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The Greek Passion

The Greek Passion or Christ Recrucified

(Ο Χριστός Ξανασταυρώνεται ‘Christ is Recrucified’) is a 1948 novel by Nikos Kazantzakis

Jules Dassin‘s film He Who Must Die (Celui qui doit mourir, 1957) is based on the novel.

The story concerns the attempts of a Greek village community to stage a Passion play. It takes place in a Greek village (Lycovrisi. “Wolf-tap”) under the aftermath of the Ottoman Empire, in the 1920s.

The village holds Passion plays every seven years and the Elders of the village decide on choosing among the villagers the characters for the play. Manolios, who is chosen to play the role of Christ, is a humble shepherd boy who was once a novice in a monastery. Yannakkos becomes Apostle Peter. He is a merchant-peddler who travels with his donkey through the villages and sells his items. He is warm-hearted, naive and loves his donkey above all else. Michelis, the son of the wealthy nobleman, old Patriarcheas becomes Apostle John. Kostandis, the owner of the village cafe, is Apostle James. He is good-hearted, willing to share, but confused. Then comes Panayotaros, who is chosen to be Judas. He is a wild, passionate man, waiting for revenge. The widow Katerina is Mary Magdalene. She is the village’s prostitute. She is beautiful, but of course an outsider in the village, not caring about anybody’s opinion. But she is the most generous one and in the end gives her life for what she believes in.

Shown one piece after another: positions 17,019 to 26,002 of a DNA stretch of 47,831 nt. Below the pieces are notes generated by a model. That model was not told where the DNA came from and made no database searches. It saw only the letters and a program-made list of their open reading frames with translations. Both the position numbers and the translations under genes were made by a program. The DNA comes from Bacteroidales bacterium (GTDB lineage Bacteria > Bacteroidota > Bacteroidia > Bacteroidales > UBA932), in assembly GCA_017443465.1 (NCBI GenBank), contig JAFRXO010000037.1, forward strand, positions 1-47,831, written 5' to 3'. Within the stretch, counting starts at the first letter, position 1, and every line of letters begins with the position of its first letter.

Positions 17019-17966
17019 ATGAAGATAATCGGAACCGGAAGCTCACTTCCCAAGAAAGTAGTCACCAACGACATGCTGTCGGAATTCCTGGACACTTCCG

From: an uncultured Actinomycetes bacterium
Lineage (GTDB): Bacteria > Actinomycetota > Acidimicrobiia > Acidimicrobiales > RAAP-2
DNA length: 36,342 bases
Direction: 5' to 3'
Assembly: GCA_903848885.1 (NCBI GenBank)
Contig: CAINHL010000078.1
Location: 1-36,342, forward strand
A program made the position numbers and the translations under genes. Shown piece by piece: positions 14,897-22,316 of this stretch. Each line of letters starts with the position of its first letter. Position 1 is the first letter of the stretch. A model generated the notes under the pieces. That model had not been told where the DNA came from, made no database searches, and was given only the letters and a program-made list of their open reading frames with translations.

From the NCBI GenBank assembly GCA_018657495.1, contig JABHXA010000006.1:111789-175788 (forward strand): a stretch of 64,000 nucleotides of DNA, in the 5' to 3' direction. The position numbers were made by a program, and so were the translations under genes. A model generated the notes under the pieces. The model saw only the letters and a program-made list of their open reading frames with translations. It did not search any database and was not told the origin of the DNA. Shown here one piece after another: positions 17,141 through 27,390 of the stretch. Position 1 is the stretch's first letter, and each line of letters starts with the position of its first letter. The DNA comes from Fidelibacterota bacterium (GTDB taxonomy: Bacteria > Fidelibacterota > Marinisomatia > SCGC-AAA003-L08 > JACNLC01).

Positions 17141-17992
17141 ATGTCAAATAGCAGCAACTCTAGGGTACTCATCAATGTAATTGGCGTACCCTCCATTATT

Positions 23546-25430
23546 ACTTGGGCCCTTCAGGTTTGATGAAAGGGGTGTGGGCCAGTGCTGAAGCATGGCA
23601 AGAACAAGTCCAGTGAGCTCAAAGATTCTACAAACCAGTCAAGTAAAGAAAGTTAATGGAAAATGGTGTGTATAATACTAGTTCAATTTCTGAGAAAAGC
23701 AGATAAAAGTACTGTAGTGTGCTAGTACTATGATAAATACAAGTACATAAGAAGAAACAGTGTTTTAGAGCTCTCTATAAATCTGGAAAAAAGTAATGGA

Then the Elders of Lycovrissi are introduced. There is the Priest Grigoris – a domineering man who bends God’s will to his own. Archon Patriarcheas is the leader of the village. He only lives for his own pleasure. Old Ladas is a miser who is obsessed with his money but lives in poverty so that he doesn’t have to spend any of it. Hadji Nikolis is the schoolmaster, who means well but is ineffectual, haunted by fear of his brother the priest.

The whole story is made colorful by the Turkish household consisting of The Agha, the Lord of Lycovrissi. He lives surrounded by his Oriental splendor, drinks himself crazy and enjoys raki and pretty boys. Hussein is the guard, a giant Oriental who does everything his master asks of him.

Another character is the Priest Fotis. He comes to the village with a whole group of starved villagers from a devastated village which has been overrun by the Turks, and they are looking for shelter in Lycovrissi. Denied this by the priest Grigoris, the refugees retire to the barren slopes of the nearby mountain Sarakina, where they continue to starve.